The Camp Flog Gnaw Carnival Experience

by | Dec 2, 2016 | Culture, page 2

Thrashing bodies, voices yelling the words of their favorite rap songs, Tyler the Creator and rap fanatics were everywhere, excitement running through their veins, and I was no doubt one of them.

As I walked through the gates and entered the utopia of Camp Flog Gnaw Carnival I surged with energy, heart and mind racing with pure elation. I was finally here!

Now, as an experienced festival and concert goer, I had a plan, and that was to be as close as possible to the front for as many shows as possible. I was prepared to push through the crowds at any cost; whether it be the loss of a shoe or an elbow to the ribs, I was ready. My goal: to see and experience the music in full throttle.

After some slightly aggressive navigating, I found myself in a great spot for the first show of the day: Domo Genesis, a close pal of Tyler the Creator. From the beginning of his set, his funky beats pulsed through my body while his lyrics bumped in my ears. Domo’s hands went up displaying his spirit fingers–a jazz move that will never get old–and the whole crowd, myself included, gleefully put up our spirit fingers chanting “HEART POWER! HEART POWER!” I was in pure bliss!
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All of the sudden the crowd became frenzied, shouting “Tyler! Tyler!” I looked around and there he was, the one and only, Tyler The Creator in his green GOLF WANG hat, so close I could touch him. This is something Tyler does; he walks around his own music festival, watching the artists he handpicked perform, with what must be a great pride in himself and his friends.

Later that Saturday night at Tyler’s own show he came on and exclaimed, “Five years ago Camp Flog Gnaw was just an idea I had in a notebook–look at it now!” He told us, his beloved fans, that no matter what, if we wanted something we had to go out and get it; work our asses off for it and not to let anyone tell us we couldn’t do it. If we had people telling us “no” we were instructed to use that as motivation to work harder and to prove the naysayers wrong.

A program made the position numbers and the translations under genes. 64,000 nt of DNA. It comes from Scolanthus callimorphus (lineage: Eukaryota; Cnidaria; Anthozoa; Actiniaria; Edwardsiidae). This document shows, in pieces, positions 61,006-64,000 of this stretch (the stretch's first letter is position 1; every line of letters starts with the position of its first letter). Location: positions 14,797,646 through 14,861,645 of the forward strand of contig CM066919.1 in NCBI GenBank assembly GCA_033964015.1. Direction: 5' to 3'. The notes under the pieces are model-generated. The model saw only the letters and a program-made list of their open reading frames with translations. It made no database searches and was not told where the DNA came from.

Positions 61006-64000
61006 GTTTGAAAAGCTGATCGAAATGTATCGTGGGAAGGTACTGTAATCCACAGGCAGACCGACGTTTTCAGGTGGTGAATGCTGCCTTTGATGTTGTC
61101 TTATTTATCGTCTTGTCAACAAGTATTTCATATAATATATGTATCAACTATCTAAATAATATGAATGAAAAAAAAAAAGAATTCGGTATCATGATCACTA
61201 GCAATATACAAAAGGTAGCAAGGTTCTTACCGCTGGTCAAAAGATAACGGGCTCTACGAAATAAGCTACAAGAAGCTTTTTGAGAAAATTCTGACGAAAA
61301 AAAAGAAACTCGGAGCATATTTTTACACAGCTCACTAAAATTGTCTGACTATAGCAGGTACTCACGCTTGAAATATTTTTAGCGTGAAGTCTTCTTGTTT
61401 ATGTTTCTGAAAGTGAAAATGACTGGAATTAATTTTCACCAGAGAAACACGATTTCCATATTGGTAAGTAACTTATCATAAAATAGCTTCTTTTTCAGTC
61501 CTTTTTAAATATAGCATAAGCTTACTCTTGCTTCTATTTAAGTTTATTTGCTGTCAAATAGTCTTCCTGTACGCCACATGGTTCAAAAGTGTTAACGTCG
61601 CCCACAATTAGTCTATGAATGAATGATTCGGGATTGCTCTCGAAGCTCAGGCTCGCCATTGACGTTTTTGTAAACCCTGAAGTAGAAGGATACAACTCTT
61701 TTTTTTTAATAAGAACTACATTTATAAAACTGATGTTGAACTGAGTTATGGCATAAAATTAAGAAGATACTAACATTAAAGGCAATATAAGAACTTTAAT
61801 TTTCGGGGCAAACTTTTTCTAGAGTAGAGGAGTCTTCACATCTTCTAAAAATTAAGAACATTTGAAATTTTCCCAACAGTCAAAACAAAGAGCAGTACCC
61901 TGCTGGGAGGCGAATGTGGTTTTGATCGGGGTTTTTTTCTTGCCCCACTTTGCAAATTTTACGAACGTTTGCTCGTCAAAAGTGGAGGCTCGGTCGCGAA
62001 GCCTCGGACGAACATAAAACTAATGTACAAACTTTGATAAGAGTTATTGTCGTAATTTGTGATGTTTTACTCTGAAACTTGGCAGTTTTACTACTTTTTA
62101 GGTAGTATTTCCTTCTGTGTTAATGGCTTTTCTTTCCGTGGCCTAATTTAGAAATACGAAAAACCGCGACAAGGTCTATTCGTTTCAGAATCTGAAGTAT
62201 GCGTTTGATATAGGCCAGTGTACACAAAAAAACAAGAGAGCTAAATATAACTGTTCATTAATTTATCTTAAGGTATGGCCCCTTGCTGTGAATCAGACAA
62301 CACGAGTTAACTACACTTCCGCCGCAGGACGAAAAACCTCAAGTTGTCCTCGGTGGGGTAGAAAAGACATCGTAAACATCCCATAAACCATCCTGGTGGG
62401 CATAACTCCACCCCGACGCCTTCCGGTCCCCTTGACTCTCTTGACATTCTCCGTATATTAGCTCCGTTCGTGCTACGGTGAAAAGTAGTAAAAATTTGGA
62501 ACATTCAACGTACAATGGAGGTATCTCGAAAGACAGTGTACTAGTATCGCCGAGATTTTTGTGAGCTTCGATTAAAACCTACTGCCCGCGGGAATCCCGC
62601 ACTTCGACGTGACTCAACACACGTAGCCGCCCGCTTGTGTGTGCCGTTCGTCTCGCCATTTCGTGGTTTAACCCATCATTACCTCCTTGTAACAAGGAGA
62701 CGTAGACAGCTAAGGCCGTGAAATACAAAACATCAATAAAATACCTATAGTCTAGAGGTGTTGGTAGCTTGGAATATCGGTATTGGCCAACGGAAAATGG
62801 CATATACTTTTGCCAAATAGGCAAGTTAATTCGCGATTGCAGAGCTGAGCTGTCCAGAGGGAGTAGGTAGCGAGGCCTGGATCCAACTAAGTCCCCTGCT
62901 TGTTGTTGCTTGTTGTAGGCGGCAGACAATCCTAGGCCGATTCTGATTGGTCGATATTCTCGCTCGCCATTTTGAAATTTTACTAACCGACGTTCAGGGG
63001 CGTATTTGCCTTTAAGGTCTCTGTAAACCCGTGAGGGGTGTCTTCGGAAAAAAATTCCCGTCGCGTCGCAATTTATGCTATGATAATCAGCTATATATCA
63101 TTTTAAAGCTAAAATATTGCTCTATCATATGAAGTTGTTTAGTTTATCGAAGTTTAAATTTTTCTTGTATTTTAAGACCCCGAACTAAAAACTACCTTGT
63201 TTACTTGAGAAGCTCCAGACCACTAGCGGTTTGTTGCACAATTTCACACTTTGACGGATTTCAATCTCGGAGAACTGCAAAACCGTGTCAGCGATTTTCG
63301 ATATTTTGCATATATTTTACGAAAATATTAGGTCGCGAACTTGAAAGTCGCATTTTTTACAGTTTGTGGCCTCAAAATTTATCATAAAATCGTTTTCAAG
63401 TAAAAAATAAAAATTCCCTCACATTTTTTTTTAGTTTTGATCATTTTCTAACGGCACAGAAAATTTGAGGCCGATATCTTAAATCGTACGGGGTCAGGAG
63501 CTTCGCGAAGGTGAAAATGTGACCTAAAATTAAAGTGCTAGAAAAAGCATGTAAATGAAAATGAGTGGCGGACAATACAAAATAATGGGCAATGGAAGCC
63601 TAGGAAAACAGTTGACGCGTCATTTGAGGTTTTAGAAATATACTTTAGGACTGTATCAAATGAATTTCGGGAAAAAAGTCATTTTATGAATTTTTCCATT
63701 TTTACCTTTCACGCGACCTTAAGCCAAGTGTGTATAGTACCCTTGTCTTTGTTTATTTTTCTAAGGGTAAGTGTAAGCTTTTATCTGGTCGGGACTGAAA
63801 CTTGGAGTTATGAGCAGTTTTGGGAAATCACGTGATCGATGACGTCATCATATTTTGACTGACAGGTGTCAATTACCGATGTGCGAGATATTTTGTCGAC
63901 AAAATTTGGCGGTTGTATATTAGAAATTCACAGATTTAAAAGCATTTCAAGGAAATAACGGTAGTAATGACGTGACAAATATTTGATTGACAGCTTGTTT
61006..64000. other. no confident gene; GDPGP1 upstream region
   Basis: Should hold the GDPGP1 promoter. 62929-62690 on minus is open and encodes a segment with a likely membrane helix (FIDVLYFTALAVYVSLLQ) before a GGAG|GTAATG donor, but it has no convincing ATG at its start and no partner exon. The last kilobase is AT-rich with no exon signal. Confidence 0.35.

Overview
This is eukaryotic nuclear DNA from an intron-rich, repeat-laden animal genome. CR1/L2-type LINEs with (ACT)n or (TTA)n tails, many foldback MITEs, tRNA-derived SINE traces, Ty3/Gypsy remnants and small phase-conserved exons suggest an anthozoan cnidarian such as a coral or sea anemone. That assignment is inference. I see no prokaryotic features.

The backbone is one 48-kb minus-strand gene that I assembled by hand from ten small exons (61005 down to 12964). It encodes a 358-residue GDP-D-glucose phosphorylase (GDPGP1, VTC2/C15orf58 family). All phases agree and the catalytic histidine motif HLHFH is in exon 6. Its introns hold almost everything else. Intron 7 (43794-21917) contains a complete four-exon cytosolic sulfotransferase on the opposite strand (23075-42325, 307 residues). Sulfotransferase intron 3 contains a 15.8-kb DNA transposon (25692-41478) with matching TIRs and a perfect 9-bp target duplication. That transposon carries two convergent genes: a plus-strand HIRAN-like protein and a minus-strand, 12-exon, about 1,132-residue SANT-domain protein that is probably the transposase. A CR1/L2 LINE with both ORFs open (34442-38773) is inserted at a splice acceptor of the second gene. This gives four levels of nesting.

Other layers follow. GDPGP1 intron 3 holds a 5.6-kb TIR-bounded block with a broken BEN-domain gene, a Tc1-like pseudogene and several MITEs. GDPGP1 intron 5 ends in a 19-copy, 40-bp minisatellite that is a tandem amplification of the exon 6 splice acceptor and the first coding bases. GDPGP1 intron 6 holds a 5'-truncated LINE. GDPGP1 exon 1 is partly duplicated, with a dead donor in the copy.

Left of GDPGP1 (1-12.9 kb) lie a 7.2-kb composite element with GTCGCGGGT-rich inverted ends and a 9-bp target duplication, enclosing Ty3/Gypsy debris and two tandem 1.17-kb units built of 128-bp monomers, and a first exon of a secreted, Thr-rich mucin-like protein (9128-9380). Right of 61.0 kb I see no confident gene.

After his inspirational spiel, Tyler started, “I’m a fucking walking paradox, no I’m not, threesomes with a fucking triceratops!”

It was Yonkers! We went wild, we pushed, we shoved, we elbowed, we jumped, and we most certainly moshed, all while shouting the twisted nonsensical lyrics made up by the sweet, sweet mind of Tyler Okonma. It was invigorating.

Before thenext show, I had to get a breath of fresh air and regain my strength and energy for the highly anticipated next set of the man, the myth, the legend, Lil Wayne. And that he was, a legend. Lil Wayne put on a performance I could never forget. His charisma and swagger transcended the fact that he was clearly on lean. Our man, Lil Tunechi played all the hits: “Lollipop”, “A Milli”, and “No Worries” along with many other classics. Overwhelming feelings of pure awe and nostalgia hit me with vigor. I couldn’t believe I was seeing the man who was the soundtrack to all my extremely awkward middle school dances and the orgies that were my high school homecomings.

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By the end of his set, I was euphoric, yet heartbroken. Heartbroken that the set was over, heartbroken that Lil Wayne was retired, and most of all heartbroken that Lil Wayne will probably die of a codeine overdose in a few years. So let’s all send wishes and good vibes out to our main man Lil Weezy and hope for his recovery so he can keep blessing us with all the classics and continue to be the soundtrack to future awkward adolescents.

The weekend of Nov. 12 was one chock-full of musical memories and one I will never forget. I saw a grand total of seventeen amazing shows in just two days! I met my goal of experiencing the music in full throttle mode. Actually, I surpassed my goal; not only did I experience music in full throttle, I found someone who was equally willing to throw themselves mindlessly into a crowd and push through without a worry in the world, someone I’m confident will become one of my new favorite concert and festival buddies. The thing is, there is so much more to a music festival than the music and, for some, the drugs. It’s about the memories and bonds you create with your friends. It’s about the joy of experiencing your favorite artist perform, or the excitement of discovering someone new. Music festivals are about everyone coming together, regardless of beliefs, backgrounds, age, skin color, no matter the differences. They are about coming together and loving and enjoying it all. So, go out, go to a concert, go to a music festival, and get lost in the bliss of it all!

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